An old familiar sound returns to BC

Fire Chief
Boyne City Commissioners voted to reinstate use of the city’s fire siren every time firefighters are called for an emergency.

By: Benjamin J. Gohs, News Editor
(231) 222-2119

Boyne City Commissioners voted to reinstate use of the city’s fire siren every time firefighters are called for an emergency.
Boyne City Commissioners decided back in February to discontinue use of the city’s emergency siren every time there is an emergency call for the fire department for a six-month period to determine if it was necessary.
“While there have been no accidents from not using the siren for fire calls, the fire and police departments would prefer that it be returned to its previous use pattern,” Boyne City Manager Michael Cain told commissioners on Oct. 9. “Personally I have no strong feelings on this matter one way or the other.”
Cain said as long as there was no strong public outcry against the use of the siren then he would support the request of the police and fire personnel.
“While new technologies like radios, pagers, cell phones, text messages, etc. mainly render the siren obsolete for summoning firefighters to the hall I do believe that it does put the rest of the community on notice that something is going on and that they should pay more attention to their surroundings,” Cain said.
In addition to fire calls, the siren is used for severe weather and could be used in the case of a larger emergency.
“One of the reasons we wanted to simplify use of the siren was for severe weather,” Cain said. “We wanted to make it more apparent for people that, ‘hey, I hear the whistle and it’s telling me something’ because it is hard to distinguish between the fire whistle and the weather siren.”
Boyne City resident John McCahan voiced his displeasure over use of the siren calling it “unnecessary” and “excessive.”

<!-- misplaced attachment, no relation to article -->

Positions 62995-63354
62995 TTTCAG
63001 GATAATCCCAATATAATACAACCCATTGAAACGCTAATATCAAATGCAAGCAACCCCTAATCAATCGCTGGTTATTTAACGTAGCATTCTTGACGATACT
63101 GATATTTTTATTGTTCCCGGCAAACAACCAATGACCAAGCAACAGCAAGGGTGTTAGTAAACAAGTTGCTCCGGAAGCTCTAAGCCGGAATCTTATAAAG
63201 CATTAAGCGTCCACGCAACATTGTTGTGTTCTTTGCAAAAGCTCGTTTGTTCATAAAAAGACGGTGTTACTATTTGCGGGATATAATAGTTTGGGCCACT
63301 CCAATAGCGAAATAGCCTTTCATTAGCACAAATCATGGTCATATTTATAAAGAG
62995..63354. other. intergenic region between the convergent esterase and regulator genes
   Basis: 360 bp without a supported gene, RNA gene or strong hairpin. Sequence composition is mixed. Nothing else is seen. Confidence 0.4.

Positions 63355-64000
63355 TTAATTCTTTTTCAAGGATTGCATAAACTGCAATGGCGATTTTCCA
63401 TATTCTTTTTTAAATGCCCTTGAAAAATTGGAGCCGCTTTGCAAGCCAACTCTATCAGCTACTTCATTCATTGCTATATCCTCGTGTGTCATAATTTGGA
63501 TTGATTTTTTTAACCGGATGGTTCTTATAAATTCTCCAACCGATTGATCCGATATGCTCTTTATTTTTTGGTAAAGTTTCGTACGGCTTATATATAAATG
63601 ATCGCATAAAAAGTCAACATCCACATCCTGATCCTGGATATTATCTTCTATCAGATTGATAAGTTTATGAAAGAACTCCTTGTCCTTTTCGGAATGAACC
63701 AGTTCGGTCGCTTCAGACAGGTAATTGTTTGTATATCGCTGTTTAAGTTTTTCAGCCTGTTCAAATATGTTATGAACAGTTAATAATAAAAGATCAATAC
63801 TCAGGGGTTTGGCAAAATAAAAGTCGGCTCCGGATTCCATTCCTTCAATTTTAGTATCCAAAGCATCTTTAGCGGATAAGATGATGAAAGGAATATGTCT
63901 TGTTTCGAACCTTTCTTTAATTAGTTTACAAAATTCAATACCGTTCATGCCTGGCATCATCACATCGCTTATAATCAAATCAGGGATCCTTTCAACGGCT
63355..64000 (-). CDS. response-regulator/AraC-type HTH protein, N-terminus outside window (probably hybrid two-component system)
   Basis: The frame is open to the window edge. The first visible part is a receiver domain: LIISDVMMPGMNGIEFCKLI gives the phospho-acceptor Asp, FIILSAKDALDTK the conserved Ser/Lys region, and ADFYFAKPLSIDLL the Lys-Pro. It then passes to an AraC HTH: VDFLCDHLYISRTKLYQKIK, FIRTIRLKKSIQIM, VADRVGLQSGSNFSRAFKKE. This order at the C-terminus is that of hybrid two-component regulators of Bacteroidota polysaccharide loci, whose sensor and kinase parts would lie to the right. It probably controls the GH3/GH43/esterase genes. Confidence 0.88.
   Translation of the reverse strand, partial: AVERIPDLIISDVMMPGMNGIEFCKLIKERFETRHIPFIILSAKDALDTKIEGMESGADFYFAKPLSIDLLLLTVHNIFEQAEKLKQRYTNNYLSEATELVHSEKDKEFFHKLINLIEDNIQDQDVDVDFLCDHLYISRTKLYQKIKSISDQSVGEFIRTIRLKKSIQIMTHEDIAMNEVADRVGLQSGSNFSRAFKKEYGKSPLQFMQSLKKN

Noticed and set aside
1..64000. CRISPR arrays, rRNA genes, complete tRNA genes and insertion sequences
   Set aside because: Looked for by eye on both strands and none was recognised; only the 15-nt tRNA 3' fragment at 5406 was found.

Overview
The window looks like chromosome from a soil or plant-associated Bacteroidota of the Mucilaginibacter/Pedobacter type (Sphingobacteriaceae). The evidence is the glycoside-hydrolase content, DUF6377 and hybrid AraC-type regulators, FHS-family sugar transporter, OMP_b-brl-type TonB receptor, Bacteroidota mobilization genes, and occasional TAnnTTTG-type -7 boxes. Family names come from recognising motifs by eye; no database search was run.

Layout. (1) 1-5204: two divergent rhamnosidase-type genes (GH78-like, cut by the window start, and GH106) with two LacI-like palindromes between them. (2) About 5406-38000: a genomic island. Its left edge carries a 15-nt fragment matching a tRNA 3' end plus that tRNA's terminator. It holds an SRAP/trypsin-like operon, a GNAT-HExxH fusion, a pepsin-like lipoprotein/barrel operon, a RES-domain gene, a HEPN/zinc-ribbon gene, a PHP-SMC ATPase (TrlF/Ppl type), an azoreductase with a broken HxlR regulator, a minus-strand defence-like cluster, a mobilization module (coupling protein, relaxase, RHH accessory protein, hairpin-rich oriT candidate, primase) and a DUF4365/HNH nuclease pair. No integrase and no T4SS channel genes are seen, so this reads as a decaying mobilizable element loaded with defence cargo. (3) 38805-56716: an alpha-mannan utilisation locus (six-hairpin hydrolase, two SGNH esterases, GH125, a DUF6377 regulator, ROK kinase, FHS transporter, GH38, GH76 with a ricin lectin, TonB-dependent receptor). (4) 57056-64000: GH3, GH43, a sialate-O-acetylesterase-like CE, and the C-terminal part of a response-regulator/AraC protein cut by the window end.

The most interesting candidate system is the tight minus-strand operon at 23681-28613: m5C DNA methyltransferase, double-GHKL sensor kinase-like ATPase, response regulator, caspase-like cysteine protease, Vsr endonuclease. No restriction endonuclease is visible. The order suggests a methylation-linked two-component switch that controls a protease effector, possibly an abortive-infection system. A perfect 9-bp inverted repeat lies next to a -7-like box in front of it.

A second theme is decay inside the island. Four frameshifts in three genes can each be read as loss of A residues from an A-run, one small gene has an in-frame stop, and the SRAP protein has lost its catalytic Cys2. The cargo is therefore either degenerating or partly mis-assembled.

“We don’t need the noise to get people to the firehouse,” he said. “There are cell phones, there are breaker phones, there are other ways, it seems to me, to gather firefighters and apparently that’s been working.”
McCahan added, “And, once they get to the firehouse, when the fire truck goes, when the emergency unit goes, they have their own siren, so people in town are aware of what’s happening.”
In an open letter from Boyne City firefighters, they made their case for ending the moratorium on the siren.
“We feel that this has a negative effect on personnel response, especially during daytime runs,” the June 18 letter states. “Understandably it would appear, on the outside looking in, that this matter only affects 23 firefighters. But, in reality, and more importantly, it adversely affects the person whose house is on fire, is trapped in a vehicle or is the victim of a countless number of other emergencies.”
The letter states that the life-saving qualities of using the siren outweigh the annoyance of a three-minute noise disturbance.
“Batteries charges fail, radios get left behind, and the 911 text message service—only used by a few—does not appear to be a reliable means of communication at this time,” the letter states. “During a recent survey of firefighters, it was clear that each one of us has responded to a call solely due to the fact that the fire whistle blew. It should also be noted that, for each of us, this has happened on several occasions.”
The motion passed unanimously.

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